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Old 05-04-2014, 12:51 AM   #71
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Originally Posted by nestorGT View Post
After looking at the MGW and doing some research on it, it'll definitely be the one I take. Looks pretty damn solid to me, and it's a complete solution like you said.

With all these shifting questions, without getting too off-topic -- how's your gas mileage BTW? You drive a lot in the city, with traffic, so I'm wondering what numbers are you're seeing in your screen. I've so far put 850 miles on my car, and I drive 90% of the time in the city, not during major traffic jams, but still in some traffic, lights, etc. Currently seeing 13.0 mpg, and the highest I've been able to take it is 14.1 when I put in some highway miles. Of course, me learning how to properly drive my car, getting the right shifting points and all of that has an effect on my gas mileage, but 13.0 is still pretty low.

I've heard good things about MGW as well. It is a good buy.

From what I've heard during the first 1000 miles the current fuel economy reading is wrong and should show lower MPG than you are really getting. You should notice a change after you're past the break-in period (after 1000 miles). Oddly I saw the opposite though. I was getting 20-21 MPG during my first 1000 miles and now I average about 17.7. I'm not sure if it was wrong during the first 1000 or I just put my foot down more now lol. I think it could be a combo of both. When I drive super conservative I can hit 20 MPG. So anyway yeah I get 17.7 average right now driving 50/50 highway and city miles.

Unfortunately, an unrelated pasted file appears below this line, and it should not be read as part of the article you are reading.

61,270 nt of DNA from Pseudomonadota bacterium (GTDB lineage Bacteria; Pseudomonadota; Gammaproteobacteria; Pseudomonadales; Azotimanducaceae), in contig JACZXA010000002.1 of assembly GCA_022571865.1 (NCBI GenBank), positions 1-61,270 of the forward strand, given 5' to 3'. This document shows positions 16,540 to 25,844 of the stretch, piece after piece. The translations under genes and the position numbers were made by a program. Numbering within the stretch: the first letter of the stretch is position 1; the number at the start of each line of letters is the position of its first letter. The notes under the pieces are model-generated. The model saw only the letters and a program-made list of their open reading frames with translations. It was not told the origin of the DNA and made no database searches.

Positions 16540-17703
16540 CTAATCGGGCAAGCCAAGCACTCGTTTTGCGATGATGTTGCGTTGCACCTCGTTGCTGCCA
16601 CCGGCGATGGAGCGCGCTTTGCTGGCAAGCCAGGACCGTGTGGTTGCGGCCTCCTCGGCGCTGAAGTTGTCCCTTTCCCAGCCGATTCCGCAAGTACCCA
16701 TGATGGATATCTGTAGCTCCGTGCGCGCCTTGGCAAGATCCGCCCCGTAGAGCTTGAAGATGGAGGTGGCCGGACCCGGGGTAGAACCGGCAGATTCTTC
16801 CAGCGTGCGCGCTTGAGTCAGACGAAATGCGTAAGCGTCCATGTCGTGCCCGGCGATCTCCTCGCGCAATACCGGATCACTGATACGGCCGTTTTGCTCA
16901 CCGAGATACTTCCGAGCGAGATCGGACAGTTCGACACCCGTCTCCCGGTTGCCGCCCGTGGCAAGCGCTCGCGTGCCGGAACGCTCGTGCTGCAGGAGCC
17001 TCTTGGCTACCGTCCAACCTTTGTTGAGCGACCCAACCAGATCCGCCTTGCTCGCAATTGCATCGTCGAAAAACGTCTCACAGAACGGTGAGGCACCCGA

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Ya that makes perfect since, thanks. And thanks for you and jeanmorissette for being understanding, I just like to have some idea of what and how to do this before I start learning so I don't mess up my friends car lol.

Okay well after practicing for a little bit I'm starting to get the hang of it. Just one thing I'm having a hard time with and that is downshifting to pass a car. So lets say I'm doing 63 on the expressway in 4th and need to pass a semi. Lets say I'm at 2500 rpm. First I take my foot off the gas and press in clutch. I then switch to 3rd, do I want to rev to say 3500 rpm while letting the clutch out?


The way I learn best it to gather as much knowledge about something beforehand so I know exactly what you mean.

As someone else said you shouldn't even need to downshift when in 4th at 63 MPH as your RPMs should be around 3k or 4k I think. That is in or really close to the power band of 4th gear so you should be able to pass any car you'd like haha. To downshift though to 3rd yes you'd want to rev about 500 to 750 RPMs (if at 63 MPH you're at 2500, then you'd want to be at least at 3k or slightly higher to downshift into 3rd) higher than what you are at in 4th. 4th is a really short gear so typically you'd have to rev 1k to downshift into any other gear, but 4th is different so keep that in mind. Once you hit the correct RPM let out the clutch.


P.S. To save gas at 63 MPH you should be in 6th. In fact you can be in 6th going as slow as 43ish MPH, which is just about 1k RPM.